February 20, 2015
Fairmont Hotels & Resorts is leading the industry in sustainability, having recently become the first hospitality brand to reduce its carbon dioxide emissions to the World Wildlife Fund’s recommended target.
The hotel brand announced that it has been able to reduce its carbon dioxide emissions to 20 percent below its 2006 levels, thus achieving the ambitious goal suggested by the WWF’s Climate Saver’s Program. Individual hotels around the world used different strategies to improve their sustainability and bring down the company’s total emissions.
"We announced our Climate Savers partnership with WWF in 2008 and have been working hard since to meet our 20 percent reduction target," said Allison Long, business analyst, sustainability systems, Fairmont Hotels & Resorts. "While this has been a large part of our sustainability programming recently and we are extremely happy to have met our goal, our focus on the environment dates back much further than this, and in fact our program started 25 years ago.
"We were the first major hotel brand to have a dedicated environmental program in place, and we are quite proud of our most recent achievement."
Reducing carbon dioxide emissions is both environmentally conscious and beneficial to the brand, as more sustainable practices often save considerable sums of money in the long run. Fairmont joined other successful companies and top businesses such as Johnson & Johnson and The Coca-Cola Company as a member of the WWF’s Climate Savers Program.
The Fairmont Chateau Lake Louise in Canada
The Climate Savers Program works to inspire companies to critically assess their own sustainability practices and attempt to improve their efforts at reducing emissions. One of many goals the program requires member companies to work towards is reducing carbon dioxide emissions by 20 percent below 2006 levels.
Fairmont used many creative strategies to accomplish this goal. Properties around the world took different tactics to reduce their emissions depending on individual locations and initiatives.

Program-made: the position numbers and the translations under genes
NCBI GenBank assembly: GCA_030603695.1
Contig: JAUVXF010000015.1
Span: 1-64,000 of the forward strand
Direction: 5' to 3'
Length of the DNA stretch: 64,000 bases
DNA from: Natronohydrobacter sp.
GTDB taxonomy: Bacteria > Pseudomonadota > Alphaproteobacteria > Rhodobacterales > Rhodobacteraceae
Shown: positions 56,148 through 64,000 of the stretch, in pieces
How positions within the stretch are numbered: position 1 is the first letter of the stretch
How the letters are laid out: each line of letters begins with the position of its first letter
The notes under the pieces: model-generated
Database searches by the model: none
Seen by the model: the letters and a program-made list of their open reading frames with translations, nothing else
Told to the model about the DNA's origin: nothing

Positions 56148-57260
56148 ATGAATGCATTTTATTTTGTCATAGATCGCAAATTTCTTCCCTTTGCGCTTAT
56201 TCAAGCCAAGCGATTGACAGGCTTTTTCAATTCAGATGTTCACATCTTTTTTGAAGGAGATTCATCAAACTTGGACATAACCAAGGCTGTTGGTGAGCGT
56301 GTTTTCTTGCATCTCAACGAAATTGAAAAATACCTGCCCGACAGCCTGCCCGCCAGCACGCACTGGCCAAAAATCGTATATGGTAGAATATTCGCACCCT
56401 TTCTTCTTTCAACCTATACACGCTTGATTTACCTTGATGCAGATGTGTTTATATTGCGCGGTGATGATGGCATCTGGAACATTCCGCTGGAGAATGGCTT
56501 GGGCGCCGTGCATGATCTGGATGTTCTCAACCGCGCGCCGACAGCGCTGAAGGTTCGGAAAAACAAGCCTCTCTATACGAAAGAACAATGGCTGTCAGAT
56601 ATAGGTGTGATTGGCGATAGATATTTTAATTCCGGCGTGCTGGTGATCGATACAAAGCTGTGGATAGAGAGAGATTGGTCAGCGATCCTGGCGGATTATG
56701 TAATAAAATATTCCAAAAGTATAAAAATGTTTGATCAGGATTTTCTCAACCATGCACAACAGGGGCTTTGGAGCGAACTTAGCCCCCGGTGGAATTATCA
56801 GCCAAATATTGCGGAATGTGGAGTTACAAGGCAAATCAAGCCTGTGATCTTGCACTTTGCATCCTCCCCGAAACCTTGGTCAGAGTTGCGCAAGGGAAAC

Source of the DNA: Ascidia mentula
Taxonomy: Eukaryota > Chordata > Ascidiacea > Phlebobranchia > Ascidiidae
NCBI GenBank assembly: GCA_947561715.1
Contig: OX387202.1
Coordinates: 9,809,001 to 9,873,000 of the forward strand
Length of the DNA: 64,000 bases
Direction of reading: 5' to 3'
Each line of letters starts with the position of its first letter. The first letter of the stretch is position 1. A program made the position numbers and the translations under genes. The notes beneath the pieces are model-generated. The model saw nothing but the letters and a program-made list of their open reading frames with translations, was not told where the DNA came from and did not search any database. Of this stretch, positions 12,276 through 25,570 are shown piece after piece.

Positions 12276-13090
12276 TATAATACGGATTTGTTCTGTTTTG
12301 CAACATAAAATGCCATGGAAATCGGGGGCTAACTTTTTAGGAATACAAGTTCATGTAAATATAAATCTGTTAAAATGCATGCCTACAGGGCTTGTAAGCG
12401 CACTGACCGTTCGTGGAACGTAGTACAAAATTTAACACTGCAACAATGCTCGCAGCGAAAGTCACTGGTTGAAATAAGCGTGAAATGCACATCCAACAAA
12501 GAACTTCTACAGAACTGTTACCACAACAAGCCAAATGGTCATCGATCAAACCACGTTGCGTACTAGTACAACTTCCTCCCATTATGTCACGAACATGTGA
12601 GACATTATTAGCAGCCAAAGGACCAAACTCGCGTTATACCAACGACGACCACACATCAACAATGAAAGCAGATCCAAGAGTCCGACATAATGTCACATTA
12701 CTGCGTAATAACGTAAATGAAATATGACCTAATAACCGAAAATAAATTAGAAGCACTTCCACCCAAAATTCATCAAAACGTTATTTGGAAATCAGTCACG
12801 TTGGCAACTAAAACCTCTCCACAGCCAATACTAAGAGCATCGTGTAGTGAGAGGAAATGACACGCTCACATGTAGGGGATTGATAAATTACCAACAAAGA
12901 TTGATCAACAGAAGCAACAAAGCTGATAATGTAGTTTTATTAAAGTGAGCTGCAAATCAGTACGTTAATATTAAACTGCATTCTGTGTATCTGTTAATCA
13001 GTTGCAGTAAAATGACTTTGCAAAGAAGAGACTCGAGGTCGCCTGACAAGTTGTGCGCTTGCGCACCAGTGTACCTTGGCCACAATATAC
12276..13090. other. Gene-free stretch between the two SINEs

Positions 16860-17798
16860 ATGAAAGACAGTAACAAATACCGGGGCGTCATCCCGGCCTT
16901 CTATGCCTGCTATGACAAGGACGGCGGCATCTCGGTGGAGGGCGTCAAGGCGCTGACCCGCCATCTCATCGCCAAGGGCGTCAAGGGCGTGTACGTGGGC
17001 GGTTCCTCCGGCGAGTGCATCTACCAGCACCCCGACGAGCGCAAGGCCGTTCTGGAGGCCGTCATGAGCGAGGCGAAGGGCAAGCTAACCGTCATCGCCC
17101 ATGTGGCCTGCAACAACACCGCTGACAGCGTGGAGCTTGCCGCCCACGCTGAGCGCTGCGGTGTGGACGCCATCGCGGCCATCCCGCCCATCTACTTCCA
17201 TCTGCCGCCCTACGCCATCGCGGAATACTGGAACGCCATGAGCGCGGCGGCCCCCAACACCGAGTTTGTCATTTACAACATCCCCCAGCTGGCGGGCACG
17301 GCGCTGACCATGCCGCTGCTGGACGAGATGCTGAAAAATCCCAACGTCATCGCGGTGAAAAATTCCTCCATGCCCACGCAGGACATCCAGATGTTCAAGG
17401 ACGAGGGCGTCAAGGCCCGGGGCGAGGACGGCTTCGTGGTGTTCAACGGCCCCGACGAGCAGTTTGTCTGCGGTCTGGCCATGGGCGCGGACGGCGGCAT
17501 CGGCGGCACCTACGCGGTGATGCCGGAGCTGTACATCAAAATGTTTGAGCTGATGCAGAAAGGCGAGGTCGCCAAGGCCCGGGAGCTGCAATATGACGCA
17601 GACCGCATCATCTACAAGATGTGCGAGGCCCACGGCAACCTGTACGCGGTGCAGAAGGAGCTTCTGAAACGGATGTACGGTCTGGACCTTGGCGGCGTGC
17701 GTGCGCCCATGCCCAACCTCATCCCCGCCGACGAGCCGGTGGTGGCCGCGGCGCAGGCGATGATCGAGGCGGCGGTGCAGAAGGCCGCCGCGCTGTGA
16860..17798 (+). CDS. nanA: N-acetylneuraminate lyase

Fairmont employees plant trees in Makkah, Saudi Arabia
“From a corporation prospective it’s a fantastic achievement, and a great effort from everybody within the property sites – from management, employees, suppliers and guests,” said Diana Verde Nieto, co-founder of Positive Luxury, London. “It’s brilliant to see how sustainability is hard wired into Fairmont’s behavior.
“This is a fantastic strategy for staff engagement and support of the local environment, where challenges and opportunities will differ,” she said. “Allowing colleagues on the ground and in different locations to incorporate and utilize the local environment increases the success of the initiatives, and allows for a stronger impact that could continue for a life time.
The Fairmont Marina in Abu Dhabi
“This goal should always be at the heart of all good and positive practices.”
For example, the Fairmont Orchid in Hawaii now uses waste heat from a chiller system to heat its pool. Conventional heating methods can cost more than 90,000 dollars, and the new sustainable system is entirely cost free, thus saving Fairmont a significant sum at no loss.
The Fairmont Orchid team sponsors a coral reef cleaning in Hawaii
Sustainability is an important aspect of the Fairmont brand. The company has launched many initiatives over the years to reduce emissions and care for natural environments.
For example, in 2014 the Fairmont Beijing partnered with automaker BMW to offer guests emission-free transportation through the new electric i series.
The alliance brought both brands together to present guests with the opportunity to ride in the i series and experience Beijing. An eco-friendly package such as this likely interested environmentally conscious guests as well as BMW enthusiasts (see story).
In another example of its commitment to sustainability Fairmont Hotels & Resorts increased its commitment to bee preservation with an expanded “Bee Hotel” at its Royal York hotel in Toronto.
The existential threat posed on many fronts to bees has been widely discussed and has sparked a rescue effort by many interested parties. Fairmont intends to spur further action by emphasizing that bees need more land, hence the hotel, in addition to cleaner environments (see story).
These ventures have been very successful in helping the company improve its environmental sustainability. It is because of these creative projects that Fairmont was able to meet the WWF’s carbon dioxide reduction goals.
“Having sustainability embedded in their business strategy can be brilliant for reducing costs,” Ms. Nieto said. “With the right communication strategy it could be fantastic for customer and employee retention, as well as new corporate business.
Kay Sorin, editorial assistant on Luxury Daily, New York